Program Manager Claire Nobel shares her top takeaways from the Aug. 6 program. “Going Nuclear: Proliferation in North Korea and Iran” with Ambassador Christopher Hill.
- Ambassador Hill began his prepared remarks acknowledging that his program on North Korean and Iranian nuclear weapons programs fell on the anniversary of the bombing of Hiroshima. Noting too that from their initial use the public recognized nuclear bombs were a very special and different kind of weapon. This led to a discussion of the Non-proliferation Treaty, which functioned remarkably well keeping the number of nations with nuclear weapons low. For many years the nuclear powers corresponded to the permanent members of the UN Security Council.
- He then highlighted an interesting difference between Iran and North Korea–that Iran has attempted to keep their nuclear weapons program secret and denied it existed while North Korea has been quite vocal about their pursuit of nuclear weapons.
- Regarding The Joint Comprehensive Plan of Action (JCPOA) that the Obama administration negotiated with Iran, along with six other powers, Ambassador Hill explained that President Obama did not go to the Senate for ratification because he did not have the votes. Instead he attempted to do this via executive order. (This is why it was so easy for the Trump administration to back out of it–it was not a ratified treaty.) Contrary to claims that payments were made to Iran–the JCPOA merely unfroze Iranian assets.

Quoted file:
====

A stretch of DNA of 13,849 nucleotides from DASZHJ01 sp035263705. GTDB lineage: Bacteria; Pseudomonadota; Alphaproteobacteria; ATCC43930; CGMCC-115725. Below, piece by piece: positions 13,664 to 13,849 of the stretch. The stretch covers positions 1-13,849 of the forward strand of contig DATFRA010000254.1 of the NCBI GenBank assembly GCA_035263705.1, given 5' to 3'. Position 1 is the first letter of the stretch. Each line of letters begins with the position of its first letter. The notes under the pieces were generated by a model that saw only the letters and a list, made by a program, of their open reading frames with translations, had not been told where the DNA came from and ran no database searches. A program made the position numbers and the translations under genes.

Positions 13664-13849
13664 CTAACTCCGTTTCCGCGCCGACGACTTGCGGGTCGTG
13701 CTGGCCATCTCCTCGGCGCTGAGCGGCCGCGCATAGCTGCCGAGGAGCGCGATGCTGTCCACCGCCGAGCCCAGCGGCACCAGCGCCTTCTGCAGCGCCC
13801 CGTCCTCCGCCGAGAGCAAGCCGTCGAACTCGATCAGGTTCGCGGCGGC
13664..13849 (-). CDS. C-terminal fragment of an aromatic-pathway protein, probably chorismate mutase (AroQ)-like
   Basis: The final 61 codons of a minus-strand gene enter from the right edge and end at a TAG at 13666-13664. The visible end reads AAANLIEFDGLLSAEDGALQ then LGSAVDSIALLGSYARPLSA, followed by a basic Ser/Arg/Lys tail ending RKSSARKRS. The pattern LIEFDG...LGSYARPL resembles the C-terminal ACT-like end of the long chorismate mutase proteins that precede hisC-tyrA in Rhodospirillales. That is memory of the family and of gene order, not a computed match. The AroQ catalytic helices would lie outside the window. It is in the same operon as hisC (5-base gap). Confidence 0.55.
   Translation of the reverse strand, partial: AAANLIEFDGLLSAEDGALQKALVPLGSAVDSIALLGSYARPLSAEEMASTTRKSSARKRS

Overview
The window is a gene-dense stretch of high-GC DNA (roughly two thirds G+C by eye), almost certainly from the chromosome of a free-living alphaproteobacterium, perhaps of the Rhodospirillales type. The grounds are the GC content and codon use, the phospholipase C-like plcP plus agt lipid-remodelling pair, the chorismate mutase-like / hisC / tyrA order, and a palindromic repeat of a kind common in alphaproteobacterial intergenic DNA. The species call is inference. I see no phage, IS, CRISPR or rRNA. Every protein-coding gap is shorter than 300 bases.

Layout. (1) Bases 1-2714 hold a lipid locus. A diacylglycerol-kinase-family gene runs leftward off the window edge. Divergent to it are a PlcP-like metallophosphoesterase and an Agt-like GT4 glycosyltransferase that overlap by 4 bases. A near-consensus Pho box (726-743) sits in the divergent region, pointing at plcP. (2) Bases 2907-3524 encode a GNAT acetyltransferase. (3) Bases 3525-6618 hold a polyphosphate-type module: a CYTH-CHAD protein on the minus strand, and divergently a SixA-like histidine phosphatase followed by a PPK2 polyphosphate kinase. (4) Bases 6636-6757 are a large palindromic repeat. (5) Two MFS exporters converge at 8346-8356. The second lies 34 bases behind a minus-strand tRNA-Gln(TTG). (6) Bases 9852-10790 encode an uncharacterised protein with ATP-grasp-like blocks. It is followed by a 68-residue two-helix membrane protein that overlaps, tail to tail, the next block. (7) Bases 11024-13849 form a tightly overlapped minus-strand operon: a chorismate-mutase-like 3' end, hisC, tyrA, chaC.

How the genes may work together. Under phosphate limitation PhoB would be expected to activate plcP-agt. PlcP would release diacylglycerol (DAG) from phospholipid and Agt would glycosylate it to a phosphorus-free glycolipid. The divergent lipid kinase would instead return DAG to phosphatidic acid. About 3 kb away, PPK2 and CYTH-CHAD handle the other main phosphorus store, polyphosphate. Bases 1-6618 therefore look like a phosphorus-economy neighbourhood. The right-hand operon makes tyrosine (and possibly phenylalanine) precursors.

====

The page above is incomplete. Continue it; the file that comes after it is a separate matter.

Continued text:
- Opposition to the JCPOA was both within the U.S. as well as with partners in the Middle East. Not only was Israel opposed to it, but so too was Saudi Arabia. Saudi Arabia was already unhappy with the turn of events in Iraq where a Sunni regime was replaced with successive Shia regimes, since their traditional enemies the Iranians are Shia. Saudi Arabia was also concerned about and opposed the normalization of U.S. – Iranian relations.
- As recently as 2019, Emmanuel Macron of France tried to revive negotiations between the U.S. and Iran, going so far as to invite Iranian Foreign Minister Javid Sharif to the G7 summit. However, President Trump refused to meet with him and sent no lower-level diplomats either.
- North Korea has been interested in obtaining nuclear weapons since at least the 1960s. This interest intensified in the 1990s. The back-and-forth of negotiations has been ongoing since the Clinton administration.
- The current administration has made significant concessions to North Korea with little to show for it, such as ending joint field exercises with our South Korean allies. Ambassador Hill speculated that North Korea will attempt to create the circumstances that will impel the U.S. to remove forces from the south. What he hopes to see in the future is a robust effort to undermine North Korea–similar to what has been done with Iran.